— Chicago Cubs (@Cubs) April 20, 2016
Fowler walks, Jason Heyward comes up, for him THE moment on the early season, and maybe the key moment of this suddenly great rivalry—with Heyward as the hated, estranged family member to the St. Louis legion, the bases loaded against his former team and the chance to put a huge dent in this series.
He strikes out looking. The fans go wild.
Cardinals coming up next. (Spoiler: Heyward gets the last laugh)
BOTTOM OF THE FOURTH: CUBS 2 – 1 CARDINALS
Holliday his a base hit to left to start off the inning. Uh-oh. Matt Adams next, a super-hero whose powers include the most intimidating bat-speed and batter’s-box presence in the league.
Two big, big cuts for fouls into the stands, and Adams is down 1-2.
Next pitch gets crushed it to right field, fair ball, bouncing perfectly off the corner wall to Heyward, who rifles it to second beating Adams to the bag, but Russell msihandles it. Safe. Holliday to third. No outs. Hammel in serious trouble.
If I told you now, the the Cubs hang on to win this game 2-1, this very same score, would you believe me?
Randall Grichuk comes up, and then back down, a quick out—Zobrist with the catch on a high fly-ball to second. A little more tense now. Do they walk the next guy?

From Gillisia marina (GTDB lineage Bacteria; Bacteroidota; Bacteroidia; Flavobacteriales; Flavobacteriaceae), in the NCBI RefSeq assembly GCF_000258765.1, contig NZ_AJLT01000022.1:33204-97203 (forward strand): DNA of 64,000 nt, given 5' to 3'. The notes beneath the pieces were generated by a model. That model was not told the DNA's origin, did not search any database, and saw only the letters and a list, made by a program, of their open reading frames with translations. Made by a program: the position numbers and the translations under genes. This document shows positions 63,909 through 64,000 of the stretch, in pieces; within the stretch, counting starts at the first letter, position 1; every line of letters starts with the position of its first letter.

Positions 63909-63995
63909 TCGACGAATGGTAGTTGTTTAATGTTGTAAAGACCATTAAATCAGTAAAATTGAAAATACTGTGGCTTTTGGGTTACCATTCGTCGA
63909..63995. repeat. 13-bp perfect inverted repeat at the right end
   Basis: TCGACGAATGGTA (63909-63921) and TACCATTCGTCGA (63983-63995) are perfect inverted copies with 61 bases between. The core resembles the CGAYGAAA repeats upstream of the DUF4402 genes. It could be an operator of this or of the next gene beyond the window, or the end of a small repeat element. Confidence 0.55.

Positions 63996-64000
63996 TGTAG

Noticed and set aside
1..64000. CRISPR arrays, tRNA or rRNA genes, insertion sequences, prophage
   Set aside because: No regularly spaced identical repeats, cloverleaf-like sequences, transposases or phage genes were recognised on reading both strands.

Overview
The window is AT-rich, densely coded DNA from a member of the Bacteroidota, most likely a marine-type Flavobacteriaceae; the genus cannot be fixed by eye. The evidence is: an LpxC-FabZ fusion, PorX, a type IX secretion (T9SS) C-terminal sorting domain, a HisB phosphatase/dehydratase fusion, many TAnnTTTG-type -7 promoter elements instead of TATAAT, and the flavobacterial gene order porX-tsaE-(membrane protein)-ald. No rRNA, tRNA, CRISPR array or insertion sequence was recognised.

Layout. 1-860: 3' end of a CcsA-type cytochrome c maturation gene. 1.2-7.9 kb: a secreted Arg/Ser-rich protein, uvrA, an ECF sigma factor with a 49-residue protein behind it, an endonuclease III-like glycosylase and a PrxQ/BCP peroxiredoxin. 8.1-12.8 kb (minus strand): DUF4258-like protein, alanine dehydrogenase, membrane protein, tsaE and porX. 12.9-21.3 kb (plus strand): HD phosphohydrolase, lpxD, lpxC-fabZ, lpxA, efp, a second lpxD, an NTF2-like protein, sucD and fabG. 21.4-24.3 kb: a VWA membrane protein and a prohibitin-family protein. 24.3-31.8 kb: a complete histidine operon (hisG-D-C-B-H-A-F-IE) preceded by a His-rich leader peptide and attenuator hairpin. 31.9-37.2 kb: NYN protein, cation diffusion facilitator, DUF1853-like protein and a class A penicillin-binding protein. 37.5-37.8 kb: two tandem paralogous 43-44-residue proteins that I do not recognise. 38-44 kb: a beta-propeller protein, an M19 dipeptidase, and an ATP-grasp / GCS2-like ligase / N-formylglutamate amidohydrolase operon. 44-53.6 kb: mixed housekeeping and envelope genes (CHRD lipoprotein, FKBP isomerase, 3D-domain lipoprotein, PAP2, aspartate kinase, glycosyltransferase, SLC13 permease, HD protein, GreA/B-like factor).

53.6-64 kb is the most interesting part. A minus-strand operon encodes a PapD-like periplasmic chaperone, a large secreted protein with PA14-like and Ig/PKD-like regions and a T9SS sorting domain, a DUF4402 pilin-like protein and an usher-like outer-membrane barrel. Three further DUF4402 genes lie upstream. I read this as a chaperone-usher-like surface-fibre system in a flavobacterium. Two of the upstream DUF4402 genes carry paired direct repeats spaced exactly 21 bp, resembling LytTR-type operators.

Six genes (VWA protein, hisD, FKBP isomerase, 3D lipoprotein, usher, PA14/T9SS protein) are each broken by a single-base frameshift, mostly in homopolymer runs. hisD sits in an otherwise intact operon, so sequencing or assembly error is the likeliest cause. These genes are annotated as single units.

Yadier Molina up now, sending pangs of dread through every Cub fan alive, the odds-on favorite to crush Chicago’s dreams, the guy with the cruelest, most perfect game-winning timing I’ve seen from a team famous for just that. This guy means business. He’s the face of the franchise, the scariest image for north-side Chicagoans since Albert Pujols.
He swings at a high outside pitch. Connects on it. Flies high through the air to right field, opposite-field, looking like an easy out—but Holliday is on third revving his engine, ready to tag up and score for the tie. Jason Heyward’s having none of it.
Booooo!!! say the mouths of 40,000-plus die-hard red-bird fanatics from the nearby outfield wall to the highest of the upper decks. All eyes turn to Holliday, back to Heyward, back to Holliday. Molina trots slowly to first, knowing he’s out, but looks eagerly over to third, to the RBI he’ll surely get credit for. Heyward steps back, sizing it all up, then charges forward with the catch and step and lunge and throw home, beaming it on a perfect line to Montero, rocketing home the message of all messages to his former team with the fans still locked in vehement boo-heavy hate all around him in right field.
He’s out!! Holliday is thrown out, by less than half a step as he slides home with the tying run his to have taken.
Oh, that’s nice, @JasonHeyward.
That’s very nice. https://t.co/1hamUpPKsy
— Chicago Cubs (@Cubs) April 20, 2016
Whoaaaaaaaaaaa. That’s big. That’s Cubs vs. Cardinals for you. That’s the final big play in a game that ended up just as it was after four innings. 2-1 Cubs. Back-to-back wins. Four-game division lead.
Jason Heyward: Missouri’s #1 enemy of state.
But they’ll do it again the next day. Game three. And sixteen more times after that. How does that movie line go again? My name is Inigo Montoya St. Louis Cardinals. You killed my father stole my Jason Heyward. Prepare to die.